Interview with Frank-Jan de Leeuw

Autor Michael Illert
Oktober 25, 2018

I had the pleasure of interviewing my client, Frank-Jan de Leeuw, Global Head Performance & Reward for ING, on his journey within HR & reward. Frank-Jan has been working at ING for many years and has had an interesting career, one that I was keen to interview him on and share. I hope you enjoy reading it!  

1) What advice would you give to people who are aiming to get to your level of seniority? 

Make sure you are passionate about what you are doing, because without passion you will not be able to develop a vision. You need a vision if you want to be able to attract, motivate and retain top talent in your team and lead them to a point-on-the-horizon. Moreover, make sure you stay on top of your profession and that does not just mean the technical side, but make sure you are well plugged into the business and willing and able to understand the (financial) dynamics in the organisation and the world around you. 

2) Why did you choose to specialise in reward and what do you like about it? 

I started my career as an assistant to a CHRO, a role that is now known as business manager. In this role I gradually gained exposure to international mobility and the international reward, tax and social security aspects of it. This gradually evolved into designing local incentive plans for specific overseas offices and groups of employees. Working in financial services for so long means that you simply have to be very knowledgeable about reward in order to build up credibility within the business. This is true in the many generalist HR roles I have also had over the years. Having alternated between generalist and specialist roles has been very instrumental in getting me to where I am.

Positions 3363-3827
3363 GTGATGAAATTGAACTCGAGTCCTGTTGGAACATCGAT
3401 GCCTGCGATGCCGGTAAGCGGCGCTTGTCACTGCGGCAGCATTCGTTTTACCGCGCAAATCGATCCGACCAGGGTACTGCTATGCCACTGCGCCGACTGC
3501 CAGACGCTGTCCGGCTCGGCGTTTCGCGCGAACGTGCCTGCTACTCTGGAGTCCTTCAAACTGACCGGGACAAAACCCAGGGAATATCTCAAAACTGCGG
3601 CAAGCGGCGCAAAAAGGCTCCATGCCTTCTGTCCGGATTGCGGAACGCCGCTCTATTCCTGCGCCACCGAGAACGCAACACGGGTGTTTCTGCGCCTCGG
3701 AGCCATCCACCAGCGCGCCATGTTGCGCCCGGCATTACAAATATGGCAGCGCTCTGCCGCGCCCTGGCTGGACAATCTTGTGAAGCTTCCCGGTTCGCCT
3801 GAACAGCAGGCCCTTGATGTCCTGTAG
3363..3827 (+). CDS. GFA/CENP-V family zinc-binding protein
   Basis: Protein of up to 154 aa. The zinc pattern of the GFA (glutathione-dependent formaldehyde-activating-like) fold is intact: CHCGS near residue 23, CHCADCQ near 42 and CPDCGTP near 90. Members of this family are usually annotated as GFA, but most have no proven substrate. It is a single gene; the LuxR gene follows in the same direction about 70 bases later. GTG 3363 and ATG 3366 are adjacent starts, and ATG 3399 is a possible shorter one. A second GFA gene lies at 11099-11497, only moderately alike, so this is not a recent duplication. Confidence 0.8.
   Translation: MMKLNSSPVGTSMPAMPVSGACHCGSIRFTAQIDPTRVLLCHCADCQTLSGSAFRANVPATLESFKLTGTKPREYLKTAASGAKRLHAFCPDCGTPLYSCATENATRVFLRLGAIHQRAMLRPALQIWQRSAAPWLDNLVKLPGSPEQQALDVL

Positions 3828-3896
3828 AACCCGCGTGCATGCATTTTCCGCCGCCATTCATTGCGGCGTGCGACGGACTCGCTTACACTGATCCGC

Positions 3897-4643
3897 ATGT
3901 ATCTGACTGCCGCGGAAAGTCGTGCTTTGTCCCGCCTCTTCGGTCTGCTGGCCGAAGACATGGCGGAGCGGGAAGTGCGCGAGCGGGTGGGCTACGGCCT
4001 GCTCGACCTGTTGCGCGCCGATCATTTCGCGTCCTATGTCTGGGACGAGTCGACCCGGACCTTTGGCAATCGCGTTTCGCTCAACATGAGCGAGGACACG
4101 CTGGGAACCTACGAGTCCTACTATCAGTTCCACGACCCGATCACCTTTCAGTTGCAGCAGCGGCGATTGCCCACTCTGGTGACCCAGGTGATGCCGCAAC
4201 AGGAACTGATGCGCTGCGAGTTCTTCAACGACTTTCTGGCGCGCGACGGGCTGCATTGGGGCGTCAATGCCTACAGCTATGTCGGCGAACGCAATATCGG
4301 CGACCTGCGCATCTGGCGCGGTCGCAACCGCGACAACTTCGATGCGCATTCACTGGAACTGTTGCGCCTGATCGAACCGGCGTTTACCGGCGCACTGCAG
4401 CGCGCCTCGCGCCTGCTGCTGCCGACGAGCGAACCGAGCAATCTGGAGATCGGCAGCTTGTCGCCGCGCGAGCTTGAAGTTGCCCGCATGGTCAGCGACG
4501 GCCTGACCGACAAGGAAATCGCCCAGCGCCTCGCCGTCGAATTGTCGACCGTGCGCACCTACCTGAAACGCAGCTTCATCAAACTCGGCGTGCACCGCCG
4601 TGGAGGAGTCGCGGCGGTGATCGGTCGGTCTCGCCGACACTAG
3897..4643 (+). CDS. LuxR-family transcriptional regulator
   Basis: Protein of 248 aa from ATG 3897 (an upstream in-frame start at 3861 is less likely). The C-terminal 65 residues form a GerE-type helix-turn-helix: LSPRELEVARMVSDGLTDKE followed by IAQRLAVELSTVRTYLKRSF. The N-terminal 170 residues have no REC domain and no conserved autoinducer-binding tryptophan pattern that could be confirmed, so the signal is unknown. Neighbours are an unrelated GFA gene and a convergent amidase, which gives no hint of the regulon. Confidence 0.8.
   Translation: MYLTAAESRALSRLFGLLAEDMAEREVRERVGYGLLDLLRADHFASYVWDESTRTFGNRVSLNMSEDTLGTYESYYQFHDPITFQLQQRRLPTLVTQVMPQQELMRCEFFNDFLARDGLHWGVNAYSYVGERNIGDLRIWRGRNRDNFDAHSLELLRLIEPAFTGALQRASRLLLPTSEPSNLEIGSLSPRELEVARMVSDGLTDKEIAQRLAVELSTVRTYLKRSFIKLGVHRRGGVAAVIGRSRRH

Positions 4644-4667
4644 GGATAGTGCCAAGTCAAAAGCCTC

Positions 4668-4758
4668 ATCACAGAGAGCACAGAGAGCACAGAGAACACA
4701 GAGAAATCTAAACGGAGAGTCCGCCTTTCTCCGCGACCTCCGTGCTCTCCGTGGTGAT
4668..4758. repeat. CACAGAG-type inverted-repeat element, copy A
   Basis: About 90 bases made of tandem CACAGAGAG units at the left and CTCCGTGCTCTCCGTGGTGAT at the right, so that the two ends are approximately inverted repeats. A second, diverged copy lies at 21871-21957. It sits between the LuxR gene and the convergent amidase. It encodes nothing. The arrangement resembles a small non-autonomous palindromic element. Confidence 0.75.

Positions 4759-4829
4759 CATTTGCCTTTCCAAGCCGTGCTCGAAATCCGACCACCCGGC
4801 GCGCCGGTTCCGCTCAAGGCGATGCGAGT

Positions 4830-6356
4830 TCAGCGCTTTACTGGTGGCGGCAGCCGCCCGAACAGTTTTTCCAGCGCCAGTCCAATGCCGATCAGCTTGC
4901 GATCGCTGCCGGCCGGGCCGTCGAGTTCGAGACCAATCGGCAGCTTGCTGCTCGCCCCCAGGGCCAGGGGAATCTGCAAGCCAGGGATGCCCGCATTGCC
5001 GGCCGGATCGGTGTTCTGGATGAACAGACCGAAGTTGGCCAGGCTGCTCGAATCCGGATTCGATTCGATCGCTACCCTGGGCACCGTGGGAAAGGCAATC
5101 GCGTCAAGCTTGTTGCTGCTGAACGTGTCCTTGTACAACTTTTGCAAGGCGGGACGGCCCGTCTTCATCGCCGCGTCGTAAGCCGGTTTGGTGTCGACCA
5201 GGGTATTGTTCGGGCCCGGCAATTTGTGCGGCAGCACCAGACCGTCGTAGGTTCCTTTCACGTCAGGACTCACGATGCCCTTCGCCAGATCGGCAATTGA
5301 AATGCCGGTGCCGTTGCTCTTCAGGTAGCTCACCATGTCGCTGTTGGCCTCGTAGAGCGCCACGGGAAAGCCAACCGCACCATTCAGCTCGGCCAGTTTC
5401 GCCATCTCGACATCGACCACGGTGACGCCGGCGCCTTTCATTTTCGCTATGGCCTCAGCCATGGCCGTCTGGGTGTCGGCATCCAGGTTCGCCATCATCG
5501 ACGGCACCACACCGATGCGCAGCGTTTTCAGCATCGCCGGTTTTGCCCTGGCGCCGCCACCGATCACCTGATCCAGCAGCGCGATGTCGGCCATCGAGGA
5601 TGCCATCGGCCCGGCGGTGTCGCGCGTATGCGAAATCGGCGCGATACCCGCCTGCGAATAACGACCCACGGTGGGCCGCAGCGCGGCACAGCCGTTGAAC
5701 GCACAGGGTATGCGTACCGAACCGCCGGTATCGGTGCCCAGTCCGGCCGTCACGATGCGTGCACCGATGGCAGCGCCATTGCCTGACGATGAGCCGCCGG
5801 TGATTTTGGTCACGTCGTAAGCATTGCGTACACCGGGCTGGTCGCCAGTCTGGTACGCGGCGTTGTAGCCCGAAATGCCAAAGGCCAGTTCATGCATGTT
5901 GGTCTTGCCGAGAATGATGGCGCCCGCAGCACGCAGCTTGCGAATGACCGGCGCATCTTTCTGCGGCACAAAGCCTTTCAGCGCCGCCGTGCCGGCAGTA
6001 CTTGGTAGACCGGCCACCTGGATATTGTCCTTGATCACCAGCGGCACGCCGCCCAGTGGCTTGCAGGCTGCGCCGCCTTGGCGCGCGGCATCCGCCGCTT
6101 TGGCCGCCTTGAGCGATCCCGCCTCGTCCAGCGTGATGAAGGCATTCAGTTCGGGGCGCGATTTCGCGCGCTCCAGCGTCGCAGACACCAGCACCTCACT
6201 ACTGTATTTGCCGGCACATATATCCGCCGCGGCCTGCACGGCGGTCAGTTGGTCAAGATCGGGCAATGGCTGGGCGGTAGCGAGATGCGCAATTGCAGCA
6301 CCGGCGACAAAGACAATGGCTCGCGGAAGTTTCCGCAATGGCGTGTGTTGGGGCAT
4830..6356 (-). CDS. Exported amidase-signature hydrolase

3) What was a career defining moment for you? 

I would have to say that this is the period I worked in London in the mid-to-late-nineties, firstly to help set up a small investment bank from scratch for ING, my then employer, and secondly as part of the acquisition team, as HR Director for ING Barings, the combined Corporate and Investment Banking business that was created after ING’s acquisition of the bankrupt Barings business. This comprised of more than 10.000 employees in more than 40 countries. The sheer number of issues I was then confronted with in the aftermath of the acquisition has greatly accelerated my personal and professional development and allowed me to get involved in activities that an HR Director would not typically get involved in. 

4) What is the ‘one’ tip you would give to reward specialists? 

Make sure the CFO or the Head of Finance is your best friend because if you understand how the finances work of the organisation you support, you will gain tremendous credibility in the eyes of business leaders and senior managers. Remember, total cost of employment constitutes typically between 60-70% of the total cost of an organisation and therefor any changes to reward design will have a significant impact on the P&L and the success of the organisation. Position yourself way above the market and the P&L will suffer. Position yourself too low and you may struggle to attract and retain talent. 

5) Have there been any big changes in reward since you started?